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Besides the rotatory Presidency to change hands, the sub-regional leaders are also expected to inject fresh blood into some organs and review its growth scheme to stand the test of time.
The 15th Ordinary Session of the Conference of Heads of State of the Central African Economic and Monetary Community (CEMAC) that holds in Yaounde this Friday March 17, 2023 is certainly pregnant with changes that are hoped to give a new lease of life to sub-regional socio-economic development. Coming after the extra-ordinary Summit of August 18, 2021, which held via video conference, and came up with a 24-point recommendations, today’s gathering will no doubt assess the level of implementation and also chart a new path.
It is no secret that today’s ordinary CEMAC Summit is being held in a context marked by the disastrous consequences of successive and multiple crises, which have affected and continue to affect the economies of the sub-region. Notably, the sharp drop in oil prices from 2014 to 2016, which led to major budget imbalances and the Covid-19 pandemic, which was accompanied by restrictive economic measures to mitigate its effects. The raging conflict between Russia and Ukraine which is leaving a radical impact on the supply chains of oil and oil products, food and other agricultural materials remains a major headache. Innovative measures capable of cushioning its damaging effects are not the least of expectations.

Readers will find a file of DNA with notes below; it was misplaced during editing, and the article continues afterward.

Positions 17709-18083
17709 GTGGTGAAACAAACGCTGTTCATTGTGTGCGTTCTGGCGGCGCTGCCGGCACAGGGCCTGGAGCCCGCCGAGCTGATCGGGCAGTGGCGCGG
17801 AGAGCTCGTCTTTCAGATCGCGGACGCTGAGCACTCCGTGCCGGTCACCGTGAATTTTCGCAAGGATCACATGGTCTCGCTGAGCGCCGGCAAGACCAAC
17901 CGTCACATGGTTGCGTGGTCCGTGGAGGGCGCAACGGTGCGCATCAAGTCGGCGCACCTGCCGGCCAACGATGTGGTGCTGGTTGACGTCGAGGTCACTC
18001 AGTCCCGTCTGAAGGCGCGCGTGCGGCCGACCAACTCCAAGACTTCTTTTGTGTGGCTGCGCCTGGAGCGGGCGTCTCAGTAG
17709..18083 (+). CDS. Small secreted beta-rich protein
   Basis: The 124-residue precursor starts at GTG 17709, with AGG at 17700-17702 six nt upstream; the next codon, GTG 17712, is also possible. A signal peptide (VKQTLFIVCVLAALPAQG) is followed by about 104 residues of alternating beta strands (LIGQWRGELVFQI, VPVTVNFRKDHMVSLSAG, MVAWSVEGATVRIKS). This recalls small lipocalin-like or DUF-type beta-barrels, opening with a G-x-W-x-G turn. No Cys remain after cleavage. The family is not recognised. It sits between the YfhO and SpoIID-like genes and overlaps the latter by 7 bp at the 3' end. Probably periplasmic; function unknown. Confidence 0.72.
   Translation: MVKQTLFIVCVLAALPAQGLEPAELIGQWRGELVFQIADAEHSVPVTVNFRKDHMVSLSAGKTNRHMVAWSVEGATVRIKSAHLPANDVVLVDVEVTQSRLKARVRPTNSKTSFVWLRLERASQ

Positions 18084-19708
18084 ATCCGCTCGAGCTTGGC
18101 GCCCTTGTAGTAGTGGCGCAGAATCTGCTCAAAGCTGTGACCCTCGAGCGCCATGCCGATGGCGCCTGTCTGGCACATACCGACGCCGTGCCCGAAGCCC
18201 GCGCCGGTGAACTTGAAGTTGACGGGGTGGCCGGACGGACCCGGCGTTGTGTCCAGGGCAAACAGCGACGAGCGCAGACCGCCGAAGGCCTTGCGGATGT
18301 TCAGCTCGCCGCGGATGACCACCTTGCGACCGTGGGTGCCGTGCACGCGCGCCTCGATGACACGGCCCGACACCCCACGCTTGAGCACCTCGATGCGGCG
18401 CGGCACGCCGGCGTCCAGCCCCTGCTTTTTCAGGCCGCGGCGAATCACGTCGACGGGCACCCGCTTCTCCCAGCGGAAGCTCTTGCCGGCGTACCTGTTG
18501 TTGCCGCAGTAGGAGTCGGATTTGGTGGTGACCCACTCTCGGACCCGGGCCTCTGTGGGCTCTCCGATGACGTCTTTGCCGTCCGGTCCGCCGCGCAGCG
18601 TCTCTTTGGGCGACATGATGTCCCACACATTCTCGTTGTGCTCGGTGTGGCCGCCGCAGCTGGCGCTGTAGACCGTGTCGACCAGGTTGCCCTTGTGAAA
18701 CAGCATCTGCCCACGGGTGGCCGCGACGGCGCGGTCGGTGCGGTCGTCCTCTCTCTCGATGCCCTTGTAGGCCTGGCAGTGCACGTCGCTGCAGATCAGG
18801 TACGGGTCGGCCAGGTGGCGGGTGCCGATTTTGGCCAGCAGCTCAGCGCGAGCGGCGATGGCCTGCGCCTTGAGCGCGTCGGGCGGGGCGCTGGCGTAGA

The Heads of State and Government will therefore use their gathering today to assess the situation as well as the effectiveness of the CEMAC Economic and Financial Reforms Programme (PREF-CEMAC), the aim of which is to proceed in a vigorous and coordinated fiscal and structural adjustments to stabilise the sub-regional economic condition. The decision taken in August 2021 to resolutely implement priority policies and reforms as part of the second phase of PREF-CEMAC to bring about a real structural transformation leading to the industrialisation of CEMAC economies and create the best conditions for sustained and equitable private sector-driven growth will certainly come under review. How well the sub-region has gone in its unceasingly reaffirmed determination, yet unsuccessful move, to promote and deepen regional integration by consolidating the free movement of persons and goods could be answered today. Well-adapted means as well have to be revised in promoting the digital economy, constructing regional infrastructure, ensuring sustainable access to energy and strengthening intra-regional trade whi...